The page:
Director: Orson Welles
Cinematographer: Russell Metty
Writers: Orson Welles (screenplay), Whit Matherson (novel), Franklin Coen, Paul Moneth
Stars: Charlton Heston, Janet Leigh, Orson Welles, Joseph Calleia, Akim Tamiroff
Starting the Orson Welles’ classic “Touch of Evil” with an unbelievably dramatic opening long-shot is a perfect start to this dark journey into law accompanied by the haunting Henry Mancini score. The scene begins by following Mike Vargas (Charlton Heston) and Susan Vargas (Janet Leigh) through the shady border town of Los Robles after a night out. The shot eventually ends with them as witnesses to a car bombing that invites in unruly characters to town. It’s a classic story with the abstract visual touch of Welles’s direction.
For starters, Hank Quinlan (Orson Welles), the obese and obtuse police captain, is sent in to help Vargas track Uncle “Joe” Grandi (Akim Tamiroff) and stop his Mexican narcotics ring. However, Quinlan is corrupt as they come and will do everything in his power to get a conviction including the planting of evidence. Vargas realizes this when Quinlan accuses a seemingly innocent man when a shoebox reveals dynamite. The story then veers down a spiral of corruption and the slipping of all ethical practices. It’s two characters pinned against each other with two dueling performances between Heston and Welles that ends in pure chaos and destruction.
Through Welles flare for lighting and allowing characters and different perceptions into the frame, “Touch of Evil” is elevated to something completely unseen. Welles working with a superbly talented cinematographer, Russell Metty, captured the gloom of Hank Quinlan, the hidden evil right underneath the surface. This incredibly dynamic effort from Metty is legendary work and a perfect match for Welles visual style.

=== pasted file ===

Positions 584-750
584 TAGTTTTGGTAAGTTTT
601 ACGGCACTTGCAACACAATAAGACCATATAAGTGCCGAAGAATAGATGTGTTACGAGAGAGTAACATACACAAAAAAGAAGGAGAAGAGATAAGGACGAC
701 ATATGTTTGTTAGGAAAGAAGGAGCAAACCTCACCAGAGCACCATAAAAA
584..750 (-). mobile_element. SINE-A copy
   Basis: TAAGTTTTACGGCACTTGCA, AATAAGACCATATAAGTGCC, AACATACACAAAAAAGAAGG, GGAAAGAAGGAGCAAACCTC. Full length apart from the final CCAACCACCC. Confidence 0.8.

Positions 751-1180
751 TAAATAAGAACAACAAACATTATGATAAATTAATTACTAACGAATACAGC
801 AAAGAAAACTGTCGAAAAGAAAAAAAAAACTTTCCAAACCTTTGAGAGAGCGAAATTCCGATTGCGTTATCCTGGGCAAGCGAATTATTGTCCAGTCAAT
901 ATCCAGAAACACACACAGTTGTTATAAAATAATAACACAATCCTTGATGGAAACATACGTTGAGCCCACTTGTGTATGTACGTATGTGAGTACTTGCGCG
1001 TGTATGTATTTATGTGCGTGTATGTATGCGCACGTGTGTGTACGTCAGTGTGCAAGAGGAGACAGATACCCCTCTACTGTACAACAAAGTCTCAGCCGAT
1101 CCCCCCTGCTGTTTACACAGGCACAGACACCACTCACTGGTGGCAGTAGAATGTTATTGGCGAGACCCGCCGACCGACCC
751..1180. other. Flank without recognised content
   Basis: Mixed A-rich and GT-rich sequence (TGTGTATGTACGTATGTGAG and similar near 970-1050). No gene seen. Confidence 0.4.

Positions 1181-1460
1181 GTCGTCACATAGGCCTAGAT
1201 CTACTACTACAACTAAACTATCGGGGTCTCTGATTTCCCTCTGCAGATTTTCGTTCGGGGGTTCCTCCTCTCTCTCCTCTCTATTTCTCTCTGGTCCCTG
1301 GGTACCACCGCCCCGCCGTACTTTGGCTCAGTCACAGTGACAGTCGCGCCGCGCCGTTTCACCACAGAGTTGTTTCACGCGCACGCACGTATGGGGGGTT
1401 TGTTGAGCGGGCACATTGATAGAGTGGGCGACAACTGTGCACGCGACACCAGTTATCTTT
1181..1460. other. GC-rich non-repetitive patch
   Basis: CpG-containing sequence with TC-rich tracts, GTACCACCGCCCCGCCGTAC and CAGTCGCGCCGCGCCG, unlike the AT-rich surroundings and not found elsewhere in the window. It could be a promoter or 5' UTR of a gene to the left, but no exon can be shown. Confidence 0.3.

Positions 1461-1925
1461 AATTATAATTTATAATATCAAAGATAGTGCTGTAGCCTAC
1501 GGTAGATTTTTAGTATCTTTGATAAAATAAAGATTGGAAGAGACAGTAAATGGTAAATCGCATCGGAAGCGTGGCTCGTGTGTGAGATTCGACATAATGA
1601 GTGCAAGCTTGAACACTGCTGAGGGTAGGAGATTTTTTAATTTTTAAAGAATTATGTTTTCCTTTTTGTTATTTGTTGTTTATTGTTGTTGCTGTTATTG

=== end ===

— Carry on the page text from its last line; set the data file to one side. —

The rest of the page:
The strength of this film is it works on every aspect of production. No part of the process was underutilized. The greatness or Welles is he can turn the world the story occupies into a grand illusion of life. Even in Touch of Evil, a less extravagant story then say “The Trial,” “Mr. Arkadin,” and that other one, “Citizen Kane.” Even in a more self-contained screenplay, Welles makes his performance larger than life and makes the stakes astronomical for each character. The overall importance of the story adds intensity and depth.
Seeing Welles play the faux-justice antagonist and seeing his relationship with partner, Sergeant Pete Menzies (Joseph Calleia), develop over the course of the film is heartbreaking. The range of the performances is great, as Calleia’s blind admiration for Quinlan evaporates and Welles slips farther into darkness. The character writing and performance make them quite memorable. The dueling nature of the dialogue makes for very active interactions.
And this film has survived, despite many attempts to sabotage Welles creative potential. Welles often noted his discontent for the making of this film, but regardless of his feelings towards the experience, Welles undoubtedly created a masterpiece. I use that term only when all creative entities come together at once. When nothing is overlooked throughout the process is when, I believe, the title of a masterpiece is deserved. It’s one of Welles best in the filmography in terms of character and narrative.
It’s a perfect blend of subtlety crossed with heavy performances. It’s got an unforgettable look from the cinematography and editing. A film to study to learn the craftsmanship of filmmaking. No director understands his characters like Orson Welles and this is another excellent example of his talents.